• Example F Coating Solution Having Elongated Particles
  • A coating solution “F” was made. In a 2 liter three-neck flask, equipped with a condenser and a thermometer, 960 grams of IPA-ST-UP organosilica elongated particles, 19.2 grams of deionized water, and 350 grams of 1-methoxy-2-propanol were mixed under rapid stirring. The elongated particles had a diameter in a range from about 9 nm to about 15 nm and a length in a range of about 40 nm to about 100 nm. The particles were dispersed in a 15.2% wt IPA, and 22.8 grams of Silquest A-174 silane was added to the flask. The resulting mixture was stirred for 30 minutes.
  • The mixture was kept at 81° C. for 16 hours. Next, the solution was allowed to cool down to room temperature, and about 950 grams of the solvent in the solution was removed using a rotary evaporator under a 40° C. water-bath, resulting in a clear A-174-modified elongated silica solution having 41.7% wt A-174-modified elongated silica dispersed in 1-methoxy-2-propanol.
  • Next, 200 grams of the clear A-174-modified elongated silica solution, 83.4 grams of SR 444, 1.6 g of TEGO Rad 2250, 1.25 grams of Irgacure 184, and 233 grams of isopropyl alcohol were mixed together and stirred, resulting in a homogenous coating solution F, having 32.5% wt solids.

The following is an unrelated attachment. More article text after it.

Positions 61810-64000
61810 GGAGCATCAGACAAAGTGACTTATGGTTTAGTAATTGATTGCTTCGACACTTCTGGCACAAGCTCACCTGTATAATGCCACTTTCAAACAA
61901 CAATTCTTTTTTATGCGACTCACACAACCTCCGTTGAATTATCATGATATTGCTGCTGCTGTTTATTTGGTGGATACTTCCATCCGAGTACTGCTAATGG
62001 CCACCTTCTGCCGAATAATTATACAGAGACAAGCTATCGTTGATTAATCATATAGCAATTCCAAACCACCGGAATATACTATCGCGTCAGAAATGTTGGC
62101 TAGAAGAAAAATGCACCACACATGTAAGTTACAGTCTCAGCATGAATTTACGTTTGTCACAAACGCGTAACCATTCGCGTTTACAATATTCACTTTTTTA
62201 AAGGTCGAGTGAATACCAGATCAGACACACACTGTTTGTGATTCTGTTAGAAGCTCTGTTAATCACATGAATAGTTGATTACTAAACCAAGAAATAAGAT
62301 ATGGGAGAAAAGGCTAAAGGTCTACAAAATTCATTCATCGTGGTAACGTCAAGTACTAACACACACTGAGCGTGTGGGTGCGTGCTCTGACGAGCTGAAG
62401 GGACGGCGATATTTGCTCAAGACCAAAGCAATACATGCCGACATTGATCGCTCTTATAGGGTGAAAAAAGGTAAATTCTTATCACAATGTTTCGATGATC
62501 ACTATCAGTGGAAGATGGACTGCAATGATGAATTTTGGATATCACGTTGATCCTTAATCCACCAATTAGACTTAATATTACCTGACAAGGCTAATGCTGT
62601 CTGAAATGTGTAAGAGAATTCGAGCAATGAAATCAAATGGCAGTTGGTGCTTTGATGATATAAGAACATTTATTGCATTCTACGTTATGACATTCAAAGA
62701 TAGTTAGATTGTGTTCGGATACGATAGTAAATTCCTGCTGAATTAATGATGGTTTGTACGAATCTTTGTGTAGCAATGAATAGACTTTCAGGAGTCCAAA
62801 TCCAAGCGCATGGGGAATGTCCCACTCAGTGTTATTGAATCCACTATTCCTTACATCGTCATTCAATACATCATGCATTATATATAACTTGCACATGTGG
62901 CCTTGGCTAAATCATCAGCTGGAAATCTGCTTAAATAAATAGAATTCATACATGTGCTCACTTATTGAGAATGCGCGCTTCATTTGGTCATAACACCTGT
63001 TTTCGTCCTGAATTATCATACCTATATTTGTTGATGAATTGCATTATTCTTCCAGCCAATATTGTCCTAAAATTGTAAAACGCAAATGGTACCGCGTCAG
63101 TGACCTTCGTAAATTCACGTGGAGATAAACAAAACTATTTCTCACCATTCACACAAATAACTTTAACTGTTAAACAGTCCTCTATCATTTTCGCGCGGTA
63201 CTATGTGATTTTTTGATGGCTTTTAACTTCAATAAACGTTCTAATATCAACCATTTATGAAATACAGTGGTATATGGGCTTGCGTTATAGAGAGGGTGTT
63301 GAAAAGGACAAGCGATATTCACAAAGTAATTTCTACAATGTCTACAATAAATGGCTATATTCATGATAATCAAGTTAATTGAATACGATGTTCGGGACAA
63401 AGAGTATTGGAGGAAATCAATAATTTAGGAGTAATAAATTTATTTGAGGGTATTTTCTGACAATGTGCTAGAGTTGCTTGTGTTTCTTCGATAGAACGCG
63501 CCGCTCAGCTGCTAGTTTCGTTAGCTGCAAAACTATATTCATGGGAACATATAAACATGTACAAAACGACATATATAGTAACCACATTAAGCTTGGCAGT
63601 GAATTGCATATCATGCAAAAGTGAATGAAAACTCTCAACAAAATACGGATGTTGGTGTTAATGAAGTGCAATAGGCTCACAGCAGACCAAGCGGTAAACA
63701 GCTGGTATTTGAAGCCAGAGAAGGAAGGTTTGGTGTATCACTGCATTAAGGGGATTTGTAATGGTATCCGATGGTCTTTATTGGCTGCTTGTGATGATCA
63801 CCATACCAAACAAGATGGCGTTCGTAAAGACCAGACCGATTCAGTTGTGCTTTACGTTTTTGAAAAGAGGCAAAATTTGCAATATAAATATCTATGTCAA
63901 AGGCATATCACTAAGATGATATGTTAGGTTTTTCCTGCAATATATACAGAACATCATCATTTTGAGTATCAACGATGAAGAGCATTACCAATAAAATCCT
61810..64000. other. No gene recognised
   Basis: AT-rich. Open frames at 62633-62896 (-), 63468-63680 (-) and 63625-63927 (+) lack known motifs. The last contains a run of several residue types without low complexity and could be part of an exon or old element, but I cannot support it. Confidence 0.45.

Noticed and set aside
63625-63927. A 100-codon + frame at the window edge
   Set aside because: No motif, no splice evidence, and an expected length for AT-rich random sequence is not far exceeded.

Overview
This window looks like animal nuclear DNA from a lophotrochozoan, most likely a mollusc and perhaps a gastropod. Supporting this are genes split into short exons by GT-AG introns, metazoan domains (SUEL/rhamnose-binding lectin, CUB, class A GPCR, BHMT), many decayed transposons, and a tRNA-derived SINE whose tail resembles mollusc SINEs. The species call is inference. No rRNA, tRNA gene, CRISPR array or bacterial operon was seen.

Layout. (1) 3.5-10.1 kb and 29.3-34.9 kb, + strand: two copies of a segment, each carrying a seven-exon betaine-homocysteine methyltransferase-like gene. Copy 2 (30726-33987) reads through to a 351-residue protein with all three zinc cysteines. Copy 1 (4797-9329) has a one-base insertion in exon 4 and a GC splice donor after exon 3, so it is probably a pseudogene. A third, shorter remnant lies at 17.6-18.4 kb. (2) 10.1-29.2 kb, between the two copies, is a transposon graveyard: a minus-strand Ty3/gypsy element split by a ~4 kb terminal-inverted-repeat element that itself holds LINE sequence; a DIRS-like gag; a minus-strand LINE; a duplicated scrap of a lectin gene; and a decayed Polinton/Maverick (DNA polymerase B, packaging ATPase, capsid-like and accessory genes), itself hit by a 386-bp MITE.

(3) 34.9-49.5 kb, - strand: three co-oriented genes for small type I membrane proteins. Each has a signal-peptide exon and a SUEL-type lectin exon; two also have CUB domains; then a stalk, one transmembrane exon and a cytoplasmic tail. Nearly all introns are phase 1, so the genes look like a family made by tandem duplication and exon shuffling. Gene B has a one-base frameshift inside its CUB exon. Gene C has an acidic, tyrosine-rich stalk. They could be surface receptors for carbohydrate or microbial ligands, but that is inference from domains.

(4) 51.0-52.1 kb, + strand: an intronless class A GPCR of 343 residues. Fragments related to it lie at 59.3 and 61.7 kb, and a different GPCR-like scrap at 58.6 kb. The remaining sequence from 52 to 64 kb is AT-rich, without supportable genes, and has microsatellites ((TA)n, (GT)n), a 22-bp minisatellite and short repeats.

• Example G Coating Procedure
  • A coating procedure “G” was developed. First, a coating solution was syringe-pumped at a rate of 6 cc/min into a 10.2 cm (4-inch) wide slot-type coating die. The slot coating die uniformly distributed a 10.2 cm wide coating onto a substrate moving at 152 cm/min (10 ft/min).
  • Next, the coating was polymerized by passing the coated substrate through a UV-LED cure chamber that included a quartz window to allow passage of UV radiation. The UV-LED bank included a rectangular array of 160 UV-LEDs, 8 down-web by 20 cross-web (approximately covering a 10.2 cm×20.4 cm area). The LEDs (available from Cree, Inc., Durham N.C.) operated at a nominal wavelength of 385 nm, and were run at 45 Volts at 8 Amps, resulting in a UV-A dose of 0.212 joules per square cm. The fan cooled UV-LED array was powered by a TENMA 72-6910 (42V/10A) power supply (available from Tenma, Springboro Ohio). The UV-LEDs were positioned above the quartz window of the cure chamber at a distance of approximately 2.5 cm from the substrate. The UV-LED cure chamber was supplied with a flow of nitrogen at a flow rate of 46.7 liters/min (100 cubic feet per hour) resulting in an oxygen concentration of approximately 150 ppm in the cure chamber. An additional oxygen flow was supplied to control the total oxygen level in the UV-LED chamber.
  • After being polymerized by the UV-LEDs, the solvent in the cured coating was removed by transporting the coated substrate to a drying oven at 150° F. (66° C.) for 1 minute at a web speed of 10 ft/min. Next, the dried coating was post-cured using a Fusion System Model 1300P configured with an H-bulb (available from Fusion UV Systems, Gaithersburg Md.). The UV Fusion chamber was supplied with a flow of nitrogen that resulted in an oxygen concentration of approximately 50 ppm in the chamber.
  • Example 6 Coating on Adhesion Primed PET
  • Coating solution C was coated on adhesion primed PET films (available from DuPont Teijin Films) according to Example H, with the UV-LEDs at 9 Amps, and variable flow rate and oxygen levels. Optical properties including transmission, haze, clarity, and effective refractive index (RI) were measured as described elsewhere. Results of the measurements on each of the coatings are summarized in Table 2.